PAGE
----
Expert writing, directing and acting help this offbeat drama discover some powerful new themes in a novella that has been scandalising Western society since it was first published in 1870. The book's author Leopold von Sacher-Masoch even gave us the word "masochism". But this film by Roman Polanski and playwright David Ives digs far beneath the S&M to say some startling things about the male-female divide.
It's set in a theatre on a rainy day in Paris, where the actress Vanda (Emmanuelle Seigner) arrives late in a disheveled state to audition for the play's writer-director Thomas (Mathieu Amalric). But he's had a bad day, and immediately writes Vanda off. Eventually she wears him down, and the moment she starts reading his own words he's transfixed. She not only embodies the character, but she sparks something inside him that makes him question his own work. And as he runs the lines with her, she exerts an odd power over him that shifts in ways Thomas never sees coming.
Even with just two people on a stage, this movie is utterly riveting: funny, sexy, scary, surprising, intelligent and fiercely stylish. Polanski's direction is bold and playful, building a compelling rhythm that charges through 90 minutes of sometimes too-clever dialogue that keeps our minds spinning. And both Seigner and Amalric make the most of the script, packing every moment with insinuation and wit as they play with the ideas raised by the play within the film, which is about a dominatrix and her slave.
Continue reading: Venus In Fur Review
In rural pre-War France, Pascal is a widower (Auteuil) with six daughters. The oldest is 18-year-old Patricia (Berges-Frisbey), who's starting to notice boys.
She's reluctant about a plan to fix her up with Pascal's employee Felipe (Merad), and instead flirts shamelessly with Jacques (Duvauchelle), a dashing pilot who literally sweeps her off her feet. But her secret courtship with Jacques doesn't go as planned. Then war breaks out and both men are called to battle, leaving Patricia pregnant. And Jacques' parents (Azema and Darroussin) don't want to know.
Continue reading: The Well-digger's Daughter Review
When a successful British ghost-writer (McGregor) is hired to clean up the memoirs of former Prime Minister Adam Lang (Brosnan), he can't quite believe the large paycheque heading his way. He soon relocates to an isolated island home in America to work with Lang, his wife (Williams) and assistant (Cattrall), but it quickly becomes clear that something fishy's going on here.
And maybe the scandalous news reports, about Lang's approval of torture in the War on Terror, are missing the real story.
Continue reading: The Ghost [aka The Ghost Writer] Review
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Hélène's (Catherine Frot) loveless marriage to Paul (Vincent Lindon) comes to a head when, while returning home from an evening out on the town, a hysterical hooker (Rachida Brakni, in a mesmerizing debut performance) throws herself on the hood of their car while attempting to escape a trio of savage attackers. Instead of trying to save the woman, Paul instinctively locks the doors, thus allowing the men to finish dishing out their brutal beating. When the assailants are done, Paul - a paragon of twenty-first century male insensitivity - is more interested in cleaning his windshield of prostitute blood than tending to the savagely beaten girl lying next to his shiny new sedan.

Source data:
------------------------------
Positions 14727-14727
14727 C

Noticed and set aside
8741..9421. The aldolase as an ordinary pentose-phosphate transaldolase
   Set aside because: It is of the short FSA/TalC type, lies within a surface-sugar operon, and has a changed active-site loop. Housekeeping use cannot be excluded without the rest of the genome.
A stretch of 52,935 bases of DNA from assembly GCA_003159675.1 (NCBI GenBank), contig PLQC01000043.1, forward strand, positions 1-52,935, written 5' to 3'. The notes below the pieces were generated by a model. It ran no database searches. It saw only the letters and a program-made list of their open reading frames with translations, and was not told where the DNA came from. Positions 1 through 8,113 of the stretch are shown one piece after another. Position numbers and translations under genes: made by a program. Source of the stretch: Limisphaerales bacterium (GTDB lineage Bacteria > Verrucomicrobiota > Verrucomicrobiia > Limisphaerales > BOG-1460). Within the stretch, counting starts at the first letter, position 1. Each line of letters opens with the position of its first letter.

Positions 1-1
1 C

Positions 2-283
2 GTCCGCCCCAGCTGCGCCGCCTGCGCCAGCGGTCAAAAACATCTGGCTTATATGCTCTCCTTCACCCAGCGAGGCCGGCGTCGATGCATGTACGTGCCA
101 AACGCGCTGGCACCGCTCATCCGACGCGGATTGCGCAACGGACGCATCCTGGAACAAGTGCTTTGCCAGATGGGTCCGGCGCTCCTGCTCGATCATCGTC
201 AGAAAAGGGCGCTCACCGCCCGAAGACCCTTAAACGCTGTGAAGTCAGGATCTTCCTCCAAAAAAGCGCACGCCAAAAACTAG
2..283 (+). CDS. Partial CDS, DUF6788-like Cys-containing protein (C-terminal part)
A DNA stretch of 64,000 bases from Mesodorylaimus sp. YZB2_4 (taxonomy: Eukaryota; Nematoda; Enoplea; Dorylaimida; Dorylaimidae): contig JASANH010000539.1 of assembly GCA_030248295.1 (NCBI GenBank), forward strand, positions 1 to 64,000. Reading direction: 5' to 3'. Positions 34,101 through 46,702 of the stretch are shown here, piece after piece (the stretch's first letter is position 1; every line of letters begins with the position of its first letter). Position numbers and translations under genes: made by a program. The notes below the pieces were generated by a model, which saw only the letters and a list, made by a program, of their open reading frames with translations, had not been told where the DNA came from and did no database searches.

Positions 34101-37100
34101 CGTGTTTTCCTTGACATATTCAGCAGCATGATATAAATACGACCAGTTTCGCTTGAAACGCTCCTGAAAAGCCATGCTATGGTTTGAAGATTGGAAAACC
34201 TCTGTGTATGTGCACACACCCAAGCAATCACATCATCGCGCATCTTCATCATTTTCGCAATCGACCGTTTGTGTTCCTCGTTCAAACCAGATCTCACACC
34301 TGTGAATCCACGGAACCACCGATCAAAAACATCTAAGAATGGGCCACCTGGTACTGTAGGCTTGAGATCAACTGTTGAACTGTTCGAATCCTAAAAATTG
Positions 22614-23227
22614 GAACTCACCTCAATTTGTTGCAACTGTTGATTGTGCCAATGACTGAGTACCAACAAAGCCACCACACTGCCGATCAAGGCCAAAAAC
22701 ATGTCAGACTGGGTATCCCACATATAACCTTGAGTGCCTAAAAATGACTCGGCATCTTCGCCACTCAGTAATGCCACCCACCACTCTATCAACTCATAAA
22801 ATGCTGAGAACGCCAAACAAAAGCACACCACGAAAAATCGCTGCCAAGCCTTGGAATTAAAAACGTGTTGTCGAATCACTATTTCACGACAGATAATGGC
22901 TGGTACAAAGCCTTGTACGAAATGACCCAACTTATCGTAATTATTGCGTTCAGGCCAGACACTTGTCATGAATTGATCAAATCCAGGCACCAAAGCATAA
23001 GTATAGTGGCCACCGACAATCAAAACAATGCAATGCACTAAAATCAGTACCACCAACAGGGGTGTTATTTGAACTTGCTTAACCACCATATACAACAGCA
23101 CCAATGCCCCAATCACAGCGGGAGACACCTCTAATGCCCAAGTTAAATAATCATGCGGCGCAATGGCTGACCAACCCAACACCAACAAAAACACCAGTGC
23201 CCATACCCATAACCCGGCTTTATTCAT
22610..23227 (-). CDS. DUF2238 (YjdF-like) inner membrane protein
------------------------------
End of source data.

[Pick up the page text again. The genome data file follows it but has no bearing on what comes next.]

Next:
Continue reading: Chaos Review
We are not in Lynch's world, and, despite several pieces of stylistic evidence to the contrary, there is no way we're going to enter Lynch's world in The Straight Story.
Continue reading: The Straight Story Review
Focusing on three sisters who come together a few days before Christmas, their mother's second husband dies, leaving her a little befuddled for the holidays. The sisters proceed to organize a reunion of sorts with their father (mom's first husband), whereupon all manner of old history and secrets are dredged up.
Continue reading: La Bûche Review
Styled like a music video, we cut back and forth between all four of them swinging in sync with the rhythm and performing their individual motions with campy grandeur. After three or four minutes of this highly amusing, sexually charged romp and stomp in the living room, the middle aged businessman (obviously the leader of the group) abruptly turns off the record. "All right, that's enough. Everybody to the bedroom!" The women rush offscreen, giggling and squealing.
Continue reading: Water Drops On Burning Rocks Review
Christopher Null, not overly impressed
Continue reading: Mulholland Drive Review
Let's get the story out of the way for those few who haven't heard it. Sweet, young Oliver Twist (Barney Clark) is cast out of his orphanage when he is picked to ask the cook for more porridge and is sent to work for a kind casket maker who is controlled by his wife. He escapes to London where he makes friends with a charming thief nicknamed The Artful Dodger (Harry Eden). As it happens, Dodger is part of a gang of thieving youths who work for the persuasive Fagin (Sir Ben Kingsley), a decrepit old man with too much hair and too few teeth. The storm really swells when Twist tries to go straight with a rich book collector named Mr. Brownlow (Edward Hardwicke) and gets on the bad side of a few of Fagin's friends and partners. The most nefarious of the partners is Billy Sykes (Jamie Foreman), a terribly mean thief who is followed around by an ugly dog named Bullseye. This all leads to a plot between Sykes and Fagin to kill poor little Oliver, but that proves to be pretty difficult.
Continue reading: Oliver Twist Review
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